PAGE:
Thus, in estimating the cash flows of a project, incremental principle (that considers all incidental effects), separation of investment and financing principle, post-tax principle and consistency principles are employed.

Saturday, November 24, 2012

Opportunity to increase manufacturing resource productivity - McKinsey Article



June 2012


Stephan Mohr,  an associate principal in McKinsey’s Munich office, Ken Somers,  a consultant in the Antwerp office, Steven Swartz,  a principal in the Chicago office, and Helga Vanthournout, s a consultant in the Geneva office jointly authored an article published in McKinsey Quarterly, 2012 June on the theme Manufacturing Resource Productivity.

They observed that cost of inputs especially raw materials and energy are going up as production and consumption of manufactured goods is going up in emerging countries. Therefore variable cost is going up as a proportion of production expenses.

But companies have a visible opportunity of reducing these variable costs. Companies who make use of these opportunities will have operational stability compared to organization who ignore them and hence likely to suffer volatility.

The opportunities are in four areas: Production process redesign, Product redesign, Value recovery from used products that are with consumers, and Supply circle management.

Processes can be redesigned to save 20 to 30% energy.

Product redesign can be undertaken to reduce material use by 30%. At the same time design changes can be brought in to their potential for recycling and reuse.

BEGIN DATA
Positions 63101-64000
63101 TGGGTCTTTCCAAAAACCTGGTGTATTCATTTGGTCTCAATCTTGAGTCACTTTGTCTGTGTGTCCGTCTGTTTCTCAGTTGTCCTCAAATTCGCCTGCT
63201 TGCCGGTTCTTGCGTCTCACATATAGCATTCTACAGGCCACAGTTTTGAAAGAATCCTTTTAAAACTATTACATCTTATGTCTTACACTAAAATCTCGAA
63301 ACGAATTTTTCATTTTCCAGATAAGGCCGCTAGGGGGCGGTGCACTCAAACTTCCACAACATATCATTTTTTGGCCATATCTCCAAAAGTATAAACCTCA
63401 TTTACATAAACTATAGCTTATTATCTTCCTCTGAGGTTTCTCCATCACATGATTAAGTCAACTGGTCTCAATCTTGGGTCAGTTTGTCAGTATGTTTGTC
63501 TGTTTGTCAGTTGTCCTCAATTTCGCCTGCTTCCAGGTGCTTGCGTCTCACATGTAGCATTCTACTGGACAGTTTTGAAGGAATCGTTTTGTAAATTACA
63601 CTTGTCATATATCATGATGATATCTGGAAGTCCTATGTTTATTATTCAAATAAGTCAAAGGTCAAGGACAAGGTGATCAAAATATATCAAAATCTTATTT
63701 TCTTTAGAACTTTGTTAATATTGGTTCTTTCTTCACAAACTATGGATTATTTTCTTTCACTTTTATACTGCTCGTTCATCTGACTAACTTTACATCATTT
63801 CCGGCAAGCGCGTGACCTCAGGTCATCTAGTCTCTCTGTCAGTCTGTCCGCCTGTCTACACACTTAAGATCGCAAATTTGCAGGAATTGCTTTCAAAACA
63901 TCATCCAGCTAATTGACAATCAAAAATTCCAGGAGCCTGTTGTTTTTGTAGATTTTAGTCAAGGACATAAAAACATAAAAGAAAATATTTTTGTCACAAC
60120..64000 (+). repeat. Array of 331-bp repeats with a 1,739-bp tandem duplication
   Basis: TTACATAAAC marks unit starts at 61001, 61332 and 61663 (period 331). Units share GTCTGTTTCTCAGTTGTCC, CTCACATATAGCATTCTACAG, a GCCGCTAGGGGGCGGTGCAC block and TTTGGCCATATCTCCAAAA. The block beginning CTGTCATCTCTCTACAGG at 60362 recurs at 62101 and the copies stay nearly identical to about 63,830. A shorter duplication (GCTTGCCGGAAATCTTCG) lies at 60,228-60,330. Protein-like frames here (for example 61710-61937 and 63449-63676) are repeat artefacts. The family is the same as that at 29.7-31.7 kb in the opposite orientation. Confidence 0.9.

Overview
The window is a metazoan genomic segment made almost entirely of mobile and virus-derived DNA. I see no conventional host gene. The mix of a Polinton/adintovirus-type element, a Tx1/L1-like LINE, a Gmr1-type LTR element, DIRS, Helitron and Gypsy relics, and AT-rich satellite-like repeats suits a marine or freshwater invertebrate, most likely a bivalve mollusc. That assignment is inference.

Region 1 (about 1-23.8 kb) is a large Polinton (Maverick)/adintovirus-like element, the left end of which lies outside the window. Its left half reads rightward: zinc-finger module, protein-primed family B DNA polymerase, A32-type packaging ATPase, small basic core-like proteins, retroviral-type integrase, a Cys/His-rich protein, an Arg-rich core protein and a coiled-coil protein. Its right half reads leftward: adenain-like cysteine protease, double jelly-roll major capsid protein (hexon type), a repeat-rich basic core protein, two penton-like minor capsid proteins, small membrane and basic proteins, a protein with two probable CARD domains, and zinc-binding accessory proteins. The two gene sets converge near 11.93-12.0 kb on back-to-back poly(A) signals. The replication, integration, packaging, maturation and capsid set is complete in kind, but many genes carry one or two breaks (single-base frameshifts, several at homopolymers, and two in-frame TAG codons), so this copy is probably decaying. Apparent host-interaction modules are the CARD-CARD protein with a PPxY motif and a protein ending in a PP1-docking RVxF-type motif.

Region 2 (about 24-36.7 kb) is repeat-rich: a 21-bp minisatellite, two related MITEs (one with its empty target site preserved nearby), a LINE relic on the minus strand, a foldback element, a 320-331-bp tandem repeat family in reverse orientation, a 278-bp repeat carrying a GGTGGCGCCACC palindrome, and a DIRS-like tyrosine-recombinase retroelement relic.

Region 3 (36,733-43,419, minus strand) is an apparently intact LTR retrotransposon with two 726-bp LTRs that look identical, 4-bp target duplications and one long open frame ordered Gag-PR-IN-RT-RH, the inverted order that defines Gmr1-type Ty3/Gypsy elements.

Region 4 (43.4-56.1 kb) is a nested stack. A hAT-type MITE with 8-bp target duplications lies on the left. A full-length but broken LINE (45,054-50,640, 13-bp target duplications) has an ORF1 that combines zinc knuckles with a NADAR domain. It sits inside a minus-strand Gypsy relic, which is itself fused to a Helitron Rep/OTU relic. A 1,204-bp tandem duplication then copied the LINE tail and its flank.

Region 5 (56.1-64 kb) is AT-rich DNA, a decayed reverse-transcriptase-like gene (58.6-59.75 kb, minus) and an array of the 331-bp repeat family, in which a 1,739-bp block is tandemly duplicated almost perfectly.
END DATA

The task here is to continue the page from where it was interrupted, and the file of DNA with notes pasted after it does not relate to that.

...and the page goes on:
The benefit can go up to 50% if the mechanism and recycling and reuse are put in place with bringing consumers into the loop to recover used products from them.

Once a company is successful with these initiatives, it can implement them in its supply partner organizations.

Read the full article
http://www.mckinseyquarterly.com/Manufacturing_resource__productivity_2982

Origins of Industrial Engineering



Even though Frederick Taylor is called the father of industrial engineering, there are scholars who identified the need for efficiency and productivity in engineering activity or manufacturing activity and even developed some principles.

Adam Smith in his book Wealth of Nations right in the first chapter discussed productivity of labor.


On the economy of machinery and manufactures - Charles Babbage , 1832
http://books.google.co.in/books?id=cTNVAAAAMAAJ

The Philosophy of Manufactures: Or an Exposition of the Scientific, Moral,  and Commercial Economy
Published 1835
Andrew Ure, Glasgow, Great Britain
http://archive.org/stream/philosophymanuf01uregoog#page/n5/mode/2up


John Stuart Mill Economics

On What depends the degree of productiveness of productive agents
http://ebooks.adelaide.edu.au/m/mill/john_stuart/m645p/book1.7.html#book1.7

Of Production on a large, and production on a small scale
http://ebooks.adelaide.edu.au/m/mill/john_stuart/m645p/book1.9.html